I smelled them coming, an ancient, powerful smell, unlike any dogs that ever walked this world. This time, the cursed dogs would find me and we would settle this…but on my terms, in my place of choosing for our combat.
* * * * *
About Ray Rebmann:
Retiree Ray Rebmann keeps busy raising Biscuit, the family’s guide puppy in training, when he isn’t writing fiction. His latest, Chalk Town, is an e-book recently published by Wild Child Publishing. Ray is also the author of How Can You Give Up That Adorable Puppy (Unlimited Publishing). MuseItUp Publishing just released his novel, Jersey Devil, The Cursed Unfortunate, on May 18.

Ray lives in the wilds of New Jersey with Alicia, his wife of 27 years. He has two grown children, who’ve gone off into the world, and one puppy at home… until he has to give her up.

His home is situated near the bogs of the Jersey Pine Barrens, and on nights of the full moon, he can hear the devil moving about in search of his water hole.
* * * * *
Jersey Devil, The Cursed Unfortunate / Available from

Chalk Town & the World's Bottle Cap Championship of the Universe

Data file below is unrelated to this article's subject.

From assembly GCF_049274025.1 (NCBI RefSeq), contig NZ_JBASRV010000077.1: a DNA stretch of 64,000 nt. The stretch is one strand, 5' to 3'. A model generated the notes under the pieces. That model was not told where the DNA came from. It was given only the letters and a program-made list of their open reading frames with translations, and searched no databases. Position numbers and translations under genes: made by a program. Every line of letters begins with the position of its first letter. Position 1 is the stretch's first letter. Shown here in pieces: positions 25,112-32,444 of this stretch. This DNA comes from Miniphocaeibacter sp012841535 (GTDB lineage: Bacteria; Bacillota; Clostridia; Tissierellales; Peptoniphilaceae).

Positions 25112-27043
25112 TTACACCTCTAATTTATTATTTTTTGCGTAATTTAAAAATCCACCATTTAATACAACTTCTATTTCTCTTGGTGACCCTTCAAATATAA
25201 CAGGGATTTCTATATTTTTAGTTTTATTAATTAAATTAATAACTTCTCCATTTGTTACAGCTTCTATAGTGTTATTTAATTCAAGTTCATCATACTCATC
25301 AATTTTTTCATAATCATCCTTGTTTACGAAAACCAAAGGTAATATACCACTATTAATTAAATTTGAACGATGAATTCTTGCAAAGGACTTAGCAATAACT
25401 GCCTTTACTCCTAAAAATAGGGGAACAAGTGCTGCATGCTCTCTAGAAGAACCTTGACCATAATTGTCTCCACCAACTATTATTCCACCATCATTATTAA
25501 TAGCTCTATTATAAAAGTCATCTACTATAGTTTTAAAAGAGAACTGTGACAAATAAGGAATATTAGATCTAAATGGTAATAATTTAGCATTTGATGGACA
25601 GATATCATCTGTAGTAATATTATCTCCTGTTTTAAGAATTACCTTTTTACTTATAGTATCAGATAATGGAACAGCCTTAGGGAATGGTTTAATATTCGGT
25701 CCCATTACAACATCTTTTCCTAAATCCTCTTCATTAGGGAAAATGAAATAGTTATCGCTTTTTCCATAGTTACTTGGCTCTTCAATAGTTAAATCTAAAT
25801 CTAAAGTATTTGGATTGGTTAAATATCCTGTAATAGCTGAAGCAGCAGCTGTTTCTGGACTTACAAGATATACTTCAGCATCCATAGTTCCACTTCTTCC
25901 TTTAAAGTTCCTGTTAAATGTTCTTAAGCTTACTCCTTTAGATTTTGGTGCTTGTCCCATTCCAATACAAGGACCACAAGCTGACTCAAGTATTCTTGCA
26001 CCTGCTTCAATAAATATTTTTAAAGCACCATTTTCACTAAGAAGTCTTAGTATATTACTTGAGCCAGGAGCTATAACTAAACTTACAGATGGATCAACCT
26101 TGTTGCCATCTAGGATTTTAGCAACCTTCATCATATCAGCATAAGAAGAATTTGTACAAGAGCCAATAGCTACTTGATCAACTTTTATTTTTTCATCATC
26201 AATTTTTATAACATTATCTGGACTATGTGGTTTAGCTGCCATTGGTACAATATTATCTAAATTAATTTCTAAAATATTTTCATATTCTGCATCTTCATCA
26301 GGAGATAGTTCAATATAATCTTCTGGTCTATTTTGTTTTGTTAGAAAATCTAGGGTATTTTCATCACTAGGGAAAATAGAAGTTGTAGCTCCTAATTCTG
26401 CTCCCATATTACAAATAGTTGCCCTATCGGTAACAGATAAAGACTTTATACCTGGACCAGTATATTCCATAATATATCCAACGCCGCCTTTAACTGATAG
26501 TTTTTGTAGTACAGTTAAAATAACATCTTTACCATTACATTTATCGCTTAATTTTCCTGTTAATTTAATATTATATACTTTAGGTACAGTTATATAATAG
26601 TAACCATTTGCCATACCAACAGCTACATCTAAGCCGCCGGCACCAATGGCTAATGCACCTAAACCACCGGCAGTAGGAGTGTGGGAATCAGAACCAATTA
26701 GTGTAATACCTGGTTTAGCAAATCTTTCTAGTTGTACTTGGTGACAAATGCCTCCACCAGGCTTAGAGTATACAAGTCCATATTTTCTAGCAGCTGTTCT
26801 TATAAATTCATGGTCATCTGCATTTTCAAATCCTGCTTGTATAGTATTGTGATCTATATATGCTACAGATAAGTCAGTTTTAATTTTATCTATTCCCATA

Available from Wild Child Publishing

How Can You Give Up That Adorable Puppy?
Available from Unlimited Publishing, LLC


  1. Great post. I have a family member who needs assistance dog and we're all grateful to those who train them. It's a wonderful thing.

  2. Me thinks Ray is quite a character too! Interesting fellow. Loved the questions and answers. My favorite all time writer is Mark Twain also, Ray. Simple, great storytelling with humor. Best wishes on your new release. Welcome to Muse!

  3. Thanks to everyone who stopped by to check out Ray and his writing. He is generously declaring both JQ and Conda winners. They'll each receive a copy of his paperback, "How Can You Give Up That Adorable Puppy?" Congrats, and thank you, Ray!

  4. Another winner from my amazing Uncle Ray.